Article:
Jessica Leigh Hester is a former senior associate editor at CityLab, covering environment and culture. Her work also appears in the New Yorker, The Atlantic, New York Times, Modern Farmer, Village Voice, Slate, BBC, NPR, and other outlets.
Improv actors are imagining emergency scenes in a New York City art gallery.
“Have you been in close proximity to someone with a fever or cough?”
“I live in New York City. What kind of question is that?”
It’s late evening. A policeman with a rattling chest cough interrogates a woman trying to enter the Q train on Canal Street in Manhattan. She’s running late; her babysitter needs to get home. But she’s stopped at a pop-up checkpoint near the entrance. The policeman instructs her to stick out her tongue. He takes her temperature and examines her mouth for sores. She’s good to go.
On a drizzly recent evening, around 7 p.m., spectators crowded in to the apexart gallery in Tribeca to watch this scenario unfold. It was the opening of an exhibition entitled Alternative Unknowns, which imagines what could happen if an unidentified viral pandemic swept through New York City. Men and women in sleek leather jackets and cuffed jeans sipped plastic cups of red wine as improv actors enacted the roles of victims, police, and health department officials.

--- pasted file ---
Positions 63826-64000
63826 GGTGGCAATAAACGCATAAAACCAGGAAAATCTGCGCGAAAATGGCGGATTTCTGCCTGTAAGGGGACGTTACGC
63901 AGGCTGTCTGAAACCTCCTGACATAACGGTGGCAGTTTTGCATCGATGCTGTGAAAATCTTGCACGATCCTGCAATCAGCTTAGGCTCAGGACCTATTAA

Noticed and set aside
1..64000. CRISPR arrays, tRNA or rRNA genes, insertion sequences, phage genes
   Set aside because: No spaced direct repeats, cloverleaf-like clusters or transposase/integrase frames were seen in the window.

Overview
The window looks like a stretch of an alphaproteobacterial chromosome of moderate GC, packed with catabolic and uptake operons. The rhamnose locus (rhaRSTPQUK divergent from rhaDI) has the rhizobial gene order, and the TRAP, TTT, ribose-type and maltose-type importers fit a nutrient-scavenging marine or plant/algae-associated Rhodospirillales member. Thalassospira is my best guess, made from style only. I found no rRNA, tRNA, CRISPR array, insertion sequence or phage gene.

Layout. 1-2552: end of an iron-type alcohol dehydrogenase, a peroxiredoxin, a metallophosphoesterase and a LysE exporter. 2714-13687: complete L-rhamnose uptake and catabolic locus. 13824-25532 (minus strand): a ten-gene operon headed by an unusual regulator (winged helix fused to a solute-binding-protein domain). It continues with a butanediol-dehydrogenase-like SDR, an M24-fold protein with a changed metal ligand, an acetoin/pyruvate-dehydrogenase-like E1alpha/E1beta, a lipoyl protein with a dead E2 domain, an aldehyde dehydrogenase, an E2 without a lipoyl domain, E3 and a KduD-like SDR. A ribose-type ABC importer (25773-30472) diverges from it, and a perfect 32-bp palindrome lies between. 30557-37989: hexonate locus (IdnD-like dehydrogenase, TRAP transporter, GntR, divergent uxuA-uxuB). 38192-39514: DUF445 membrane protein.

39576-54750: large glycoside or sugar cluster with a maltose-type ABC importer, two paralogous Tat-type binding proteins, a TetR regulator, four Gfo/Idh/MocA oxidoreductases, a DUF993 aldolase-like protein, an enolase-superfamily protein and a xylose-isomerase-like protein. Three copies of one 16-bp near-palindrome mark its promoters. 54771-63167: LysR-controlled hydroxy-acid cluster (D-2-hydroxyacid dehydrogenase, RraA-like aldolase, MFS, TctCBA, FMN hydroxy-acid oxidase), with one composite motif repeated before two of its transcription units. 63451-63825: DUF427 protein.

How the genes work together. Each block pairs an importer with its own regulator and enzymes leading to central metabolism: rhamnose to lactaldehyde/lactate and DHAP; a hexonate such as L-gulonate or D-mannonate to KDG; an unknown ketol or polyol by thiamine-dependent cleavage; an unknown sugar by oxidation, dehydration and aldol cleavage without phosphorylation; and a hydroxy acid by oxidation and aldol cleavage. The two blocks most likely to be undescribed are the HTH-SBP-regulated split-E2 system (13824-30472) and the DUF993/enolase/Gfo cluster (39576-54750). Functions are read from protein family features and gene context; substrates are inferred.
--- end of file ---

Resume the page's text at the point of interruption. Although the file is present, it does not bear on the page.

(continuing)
The installation, which consists of both objects and performances, is more a thought-experiment than doomsday-themed entertainment, the curators say. Back in August, they hosted a roundtable discussion with emergency preparedness experts, designers, writers, and an actor. They were trying to identify a harrowing scenario to explore: something relatively unlikely, but plausible—less common than, say, a flood. That’s how they settled on an illness volleyed between riders on public transit.
”The simulator is not meant to be scary—it’s meant to put in place something we really could face, and start to work through that situation,” says Elliot Montgomery, who curated the show with Chris Woebken. “We see it in a really constructive light.”
Montgomery and Woebken aren’t emergency planners: they’re designers. But as opposed to producing discrete solutions to tangible problems—such as a more ergonomic work station or a safer road—they tinker with abstract ideas. They’re the co-founders of The Extrapolation Factory, which they describe as “an imagination-based studio for design-led futures studies.” The practice is based on the principles of speculative design.
In their book, Speculative Everything: Design, Fiction, and Social Dreaming, designers Anthony Dunne and Fiona Raby write:
[Speculative designs] usually take the form of scenarios, often starting with a what-if question, and are intended to open up spaces of debate and discussion; therefore, they are by necessity provocative, intentionally simplified, and fictional.
That’s what the exhibition aims to do. In a press release, the curators explain: